NEW YORK (GenomeWeb) – During the annual Plant and Animal Genome Conference last week, Affymetrix announced the launch of a new Eureka genotyping-by-sequencing kit, as well as two updates in its Axiom line of array products for agricultural genomics.
Overshadowed somewhat by news of Affy's acquisition by Thermo Fisher Scientific, the new kit version of Affy's Eureka genotyping solution is something that the market has anticipated since the company bought Eureka Genomics for $15 million in the spring of 2015.
Shantanu Kaushikkar, director of product marketing for Affymetrix's genetic analysis business unit, told GenomeWeb that some customers including those inherited from Eureka have already been able to access the low-cost, low-plex genotyping solution as a service since the acquisition.
But the plan at that time was also to develop a kit version of the product for Affymetrix customers to run in their own facilities.
Eureka is a targeted genotyping-by-sequencing (GBS) solution that delivers high-throughput sample processing with low cost per sample to enable analysis of between about 300 and 3,000 target SNPs.
According to Kaushikkar, Eureka overcomes several challenges associated with other available GBS technologies, including variability in genomic reads, missing SNP information, a need for high-quality DNA, potentially complicated informatics, and relatively high cost. As such, it addresses a more niche need in the ag-bio sector: cheap and reliable interrogation of a set of known target markers in a large number of samples.
While other GBS technologies sequence larger regions of the genome, Eureka pulls out specific target SNPs using a process of triplicate barcoding.
"There is no other platform right now that can look at 300 to 3,000 markers in this type of affordable way," he said. "There are lots of GBS methods, but they rely on capturing and sequencing a whole region of the genome [rather than a single SNP of interest] so you are at the mercy of the samples and the sequencing. You don’t have as much control. We saw that Eureka addressed some of the problems with those technologies."
Importantly, the technology also extends Affy's reach in the agrigenomics space beyond the high-throughput applications addressed by its Axiom arrays.
"In many agricultural applications, customers are at a place where they only need 1,000 or 1,500 markers, not 50,000," Kaushikkar explained. "They’ve characterized their population of animals or plants or whatever if it may be, and they have 1,000 or 1,500 markers that they know now are critical to their breeding program."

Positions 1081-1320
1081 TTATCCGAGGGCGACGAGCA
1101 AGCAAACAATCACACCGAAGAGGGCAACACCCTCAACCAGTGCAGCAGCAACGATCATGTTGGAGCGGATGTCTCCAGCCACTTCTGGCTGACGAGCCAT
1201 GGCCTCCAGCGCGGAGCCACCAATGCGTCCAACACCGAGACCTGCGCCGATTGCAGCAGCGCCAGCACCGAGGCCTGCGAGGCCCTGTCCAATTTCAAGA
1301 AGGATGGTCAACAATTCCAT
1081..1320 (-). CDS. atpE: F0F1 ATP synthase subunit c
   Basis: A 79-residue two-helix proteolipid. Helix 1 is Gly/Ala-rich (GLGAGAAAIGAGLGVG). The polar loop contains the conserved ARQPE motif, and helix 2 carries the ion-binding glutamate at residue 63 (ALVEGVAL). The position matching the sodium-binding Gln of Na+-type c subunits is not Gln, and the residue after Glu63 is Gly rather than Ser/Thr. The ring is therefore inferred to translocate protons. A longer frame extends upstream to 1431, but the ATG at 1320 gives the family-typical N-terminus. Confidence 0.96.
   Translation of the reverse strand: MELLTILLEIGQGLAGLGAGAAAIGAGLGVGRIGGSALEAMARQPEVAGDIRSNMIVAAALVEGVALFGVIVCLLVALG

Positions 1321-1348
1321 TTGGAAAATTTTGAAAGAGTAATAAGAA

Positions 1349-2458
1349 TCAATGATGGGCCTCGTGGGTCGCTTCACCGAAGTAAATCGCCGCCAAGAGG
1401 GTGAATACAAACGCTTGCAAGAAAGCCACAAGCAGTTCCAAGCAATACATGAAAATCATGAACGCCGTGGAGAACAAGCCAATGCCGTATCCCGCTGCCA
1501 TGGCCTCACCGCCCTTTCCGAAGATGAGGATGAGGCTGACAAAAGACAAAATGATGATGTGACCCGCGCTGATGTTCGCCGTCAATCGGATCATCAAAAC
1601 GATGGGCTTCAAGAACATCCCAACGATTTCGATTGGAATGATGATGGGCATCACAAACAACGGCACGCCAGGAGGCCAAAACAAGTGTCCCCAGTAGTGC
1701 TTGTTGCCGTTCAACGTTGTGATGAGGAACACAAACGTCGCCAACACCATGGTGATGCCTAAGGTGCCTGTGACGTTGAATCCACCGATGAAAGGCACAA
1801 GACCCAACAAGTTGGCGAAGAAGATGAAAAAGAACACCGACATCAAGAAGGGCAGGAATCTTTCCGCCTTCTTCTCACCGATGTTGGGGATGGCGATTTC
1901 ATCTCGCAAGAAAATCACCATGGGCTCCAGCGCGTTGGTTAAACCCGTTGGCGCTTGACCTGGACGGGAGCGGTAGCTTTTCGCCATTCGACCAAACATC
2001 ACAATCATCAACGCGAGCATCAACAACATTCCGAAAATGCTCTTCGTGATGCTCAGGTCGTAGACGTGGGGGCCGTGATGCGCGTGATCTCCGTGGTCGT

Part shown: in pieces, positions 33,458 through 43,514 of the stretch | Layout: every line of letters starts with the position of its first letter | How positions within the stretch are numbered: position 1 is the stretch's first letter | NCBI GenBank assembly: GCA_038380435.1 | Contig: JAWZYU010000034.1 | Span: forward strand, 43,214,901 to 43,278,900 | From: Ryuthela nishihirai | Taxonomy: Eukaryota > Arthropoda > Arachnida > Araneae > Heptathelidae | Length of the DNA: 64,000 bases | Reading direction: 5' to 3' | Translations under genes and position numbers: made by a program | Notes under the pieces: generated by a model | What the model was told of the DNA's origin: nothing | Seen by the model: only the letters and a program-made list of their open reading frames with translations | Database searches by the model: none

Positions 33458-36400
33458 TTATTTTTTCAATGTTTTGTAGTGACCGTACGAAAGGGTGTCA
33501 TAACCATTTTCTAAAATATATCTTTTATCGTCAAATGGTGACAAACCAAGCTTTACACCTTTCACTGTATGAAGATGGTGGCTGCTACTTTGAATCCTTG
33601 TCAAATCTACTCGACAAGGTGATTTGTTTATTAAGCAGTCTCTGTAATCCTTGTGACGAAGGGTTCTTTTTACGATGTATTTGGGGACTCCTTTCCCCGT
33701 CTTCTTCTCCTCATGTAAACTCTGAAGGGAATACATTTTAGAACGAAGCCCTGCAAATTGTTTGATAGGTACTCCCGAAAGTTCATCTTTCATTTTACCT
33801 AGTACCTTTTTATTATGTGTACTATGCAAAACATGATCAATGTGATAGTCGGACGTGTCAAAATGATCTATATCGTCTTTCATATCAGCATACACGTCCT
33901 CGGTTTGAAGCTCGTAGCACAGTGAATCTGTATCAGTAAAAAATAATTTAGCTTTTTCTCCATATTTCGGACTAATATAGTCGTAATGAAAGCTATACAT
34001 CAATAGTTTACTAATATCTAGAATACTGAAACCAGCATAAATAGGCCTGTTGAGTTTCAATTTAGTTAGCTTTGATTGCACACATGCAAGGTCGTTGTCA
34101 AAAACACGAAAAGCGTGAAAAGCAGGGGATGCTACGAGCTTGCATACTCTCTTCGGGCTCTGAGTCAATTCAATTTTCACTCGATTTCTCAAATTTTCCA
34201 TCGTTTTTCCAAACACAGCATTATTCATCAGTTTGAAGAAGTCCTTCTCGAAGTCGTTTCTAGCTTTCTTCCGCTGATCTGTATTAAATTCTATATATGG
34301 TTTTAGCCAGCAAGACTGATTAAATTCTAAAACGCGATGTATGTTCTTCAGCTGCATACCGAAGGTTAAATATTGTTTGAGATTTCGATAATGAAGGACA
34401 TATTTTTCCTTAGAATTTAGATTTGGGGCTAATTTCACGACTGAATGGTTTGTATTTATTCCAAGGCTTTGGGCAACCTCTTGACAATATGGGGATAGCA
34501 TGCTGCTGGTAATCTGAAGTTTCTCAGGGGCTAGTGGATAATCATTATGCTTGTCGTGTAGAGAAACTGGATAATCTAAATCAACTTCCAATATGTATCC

Affymetrix's overall ag-bio revenues have increased to account for roughly 25 percent of its total genotyping revenue as of the company's most recent financial results. Kaushikkar said he couldn't quantify what effect the new kit version of Eureka, along with the company's existing service-based Eureka genotyping, may have on the firm's overall agricultural business going forward, but he explained that Affymetrix does see the platform allowing it to reach more customers who have had an otherwise unmet need.
At the same time as it announced the launch of a new kit version of Eureka, Affy also said it is making available two new array configurations for its Axiom genotyping platform, which widen throughput choices for the company's customers.
The new 24-sample configuration on the high-density Axiom 96 platform can interrogate upward of 800,000 markers while the new 96-sample configuration on the Axiom 384 HT platform can assay about 50,000 genetic variants, the company said.
Overall, the two new product announcements serve to broaden the options Affymetrix can offer its agrigenomics users in terms of flexibility of throughput and multiplexing.
Some customers may find themselves requiring two different technologies, while others who haven't worked with Affy before on the arrays side could be drawn to the company for the first time by the new Eureka platform for applications where they have a limited a set of target markers, but a need to genotype large numbers of samples cheaply, Kaushikkar said.
The company's Axiom HD system is mainly used for GWAS-type studies and marker-trait association research, he explained. Then the 384 HT platform comes in farther downstream in the breeding environment.
For many aspects of the ag-bio space, arrays are the most appropriate tools, and customers for these technologies remain a central part of Affymetrix's business, Kaushikkar said.
For example, the company also announced a deal last week with UK-based Bio-Genesys Diagnostics, under which all of Bio-Genesys' genetic testing services for cattle, pigs, goats, sheep, and camelids will be run exclusively on the Axiom 384 HT.
Meanwhile, for other customers the genotyping focus may be on a breeding population that comes out every year, which is in the millions," Kaushikkar explained. "In that case, the Eureka solution allows them to genotype many more samples a week in an affordable manner."
When Eureka was acquired by Affy, it offered a barley panel to screen for over 400 SNPs and a bovine parentage assay focused on 122 SNPs. In addition to developing custom assays for customers, which takes about six to eight weeks, Kaushikkar said Affy still plans to release its own additional Eureka panels, but has not yet disclosed what these will be.